The interlocutory remedy is intended to preserve in status quo, the rights of parties which may appear on a prima facie case ..
. the appellate court will not interfere with the exercise of discretion of the court of first instance and substitute its own discretion except where the discretion has been shown to have been exercised arbitrarily, or capriciously or perversely or where the court had ignored the settled principles of law regulating grant or refusal of interlocutory injunctions. An appeal against exercise of discretion is said to be an appeal on principle. Appellate court will not reassess the material and seek to reach a conclusion different from the one reached by the court below if the one reached by that court was reasonably possible on the material. The appellate court would normally not be justified in interfering with the exercise of discretion under appeal solely on the ground that if it had considered the matter at the trial stage it would have come to a contrary conclusion. If the discretion has been exercised by the trial court reasonably and in a judicial manner the fact that the appellate court would have taken a different view may not justify interference with the trial court's exercise of discretion."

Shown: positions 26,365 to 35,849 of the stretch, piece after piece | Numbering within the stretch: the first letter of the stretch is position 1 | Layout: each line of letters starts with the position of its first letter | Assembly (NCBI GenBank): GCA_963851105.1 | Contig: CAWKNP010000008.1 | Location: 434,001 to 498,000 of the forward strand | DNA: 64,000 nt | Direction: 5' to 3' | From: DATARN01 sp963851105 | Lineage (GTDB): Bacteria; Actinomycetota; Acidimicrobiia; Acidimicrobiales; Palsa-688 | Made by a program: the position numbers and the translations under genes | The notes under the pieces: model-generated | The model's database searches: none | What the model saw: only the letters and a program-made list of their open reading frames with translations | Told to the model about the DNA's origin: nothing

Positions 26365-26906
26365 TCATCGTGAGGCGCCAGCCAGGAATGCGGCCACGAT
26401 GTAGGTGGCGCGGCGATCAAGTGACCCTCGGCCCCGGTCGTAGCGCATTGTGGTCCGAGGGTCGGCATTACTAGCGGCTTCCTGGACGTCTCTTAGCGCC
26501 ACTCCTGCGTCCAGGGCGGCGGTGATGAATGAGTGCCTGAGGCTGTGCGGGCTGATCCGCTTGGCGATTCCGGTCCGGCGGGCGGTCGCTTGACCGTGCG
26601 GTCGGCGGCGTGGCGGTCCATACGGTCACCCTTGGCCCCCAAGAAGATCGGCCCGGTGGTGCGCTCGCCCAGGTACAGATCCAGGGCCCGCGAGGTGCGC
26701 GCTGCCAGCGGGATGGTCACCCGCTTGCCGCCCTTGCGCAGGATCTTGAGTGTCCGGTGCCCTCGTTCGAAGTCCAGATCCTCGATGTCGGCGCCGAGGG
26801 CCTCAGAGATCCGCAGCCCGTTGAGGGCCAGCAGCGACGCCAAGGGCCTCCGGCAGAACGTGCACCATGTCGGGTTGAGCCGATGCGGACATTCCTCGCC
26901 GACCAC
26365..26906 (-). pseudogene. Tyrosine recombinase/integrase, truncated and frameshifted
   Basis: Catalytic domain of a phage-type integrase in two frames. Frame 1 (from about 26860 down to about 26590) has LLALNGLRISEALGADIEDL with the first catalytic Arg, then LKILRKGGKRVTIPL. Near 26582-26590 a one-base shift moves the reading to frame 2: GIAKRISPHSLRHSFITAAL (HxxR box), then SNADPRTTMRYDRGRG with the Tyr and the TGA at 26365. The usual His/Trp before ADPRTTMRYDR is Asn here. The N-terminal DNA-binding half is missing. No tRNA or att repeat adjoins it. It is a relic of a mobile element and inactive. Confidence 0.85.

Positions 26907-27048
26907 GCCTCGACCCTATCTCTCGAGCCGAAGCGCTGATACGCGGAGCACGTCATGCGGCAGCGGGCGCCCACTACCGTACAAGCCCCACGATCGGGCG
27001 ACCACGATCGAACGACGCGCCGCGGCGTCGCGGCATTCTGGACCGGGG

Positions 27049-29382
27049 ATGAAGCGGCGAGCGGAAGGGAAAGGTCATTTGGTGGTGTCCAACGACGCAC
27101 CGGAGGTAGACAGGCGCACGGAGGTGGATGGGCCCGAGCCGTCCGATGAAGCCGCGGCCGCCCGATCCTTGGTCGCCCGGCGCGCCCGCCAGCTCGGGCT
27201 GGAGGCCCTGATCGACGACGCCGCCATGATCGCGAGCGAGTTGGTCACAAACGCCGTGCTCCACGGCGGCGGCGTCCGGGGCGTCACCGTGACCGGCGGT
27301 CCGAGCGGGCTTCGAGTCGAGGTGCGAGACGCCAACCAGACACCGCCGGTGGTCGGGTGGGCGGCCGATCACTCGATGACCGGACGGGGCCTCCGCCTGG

28. Reference was also made to Laxmikant V. Patel v. Chetanbhai Shah [2002 (3) SCC 65], where this Court, after referring to the above observations in Wander (supra), proceeded to observe as follows :
"Neither the trial court nor the High Court have kept in view and applied their mind to the relevant settled principles of law governing the grant or refusal of interlocutory injunction in trade mark and trade name disputes. A refusal to grant an injunction in spite of the availability of facts, which are prima facie established by overwhelming evidence and material available on record justifying the grant thereof, occasion a failure of justice and such injury to the plaintiff as would not be capable of being undone at a later stage. The discretion exercised by the trial court and the High Court against the plaintiff, is neither reasonable nor judicious. The grant of interlocutory injunction to the plaintiff could not have been refused, therefore, it becomes obligatory on the part of this Court to interfere."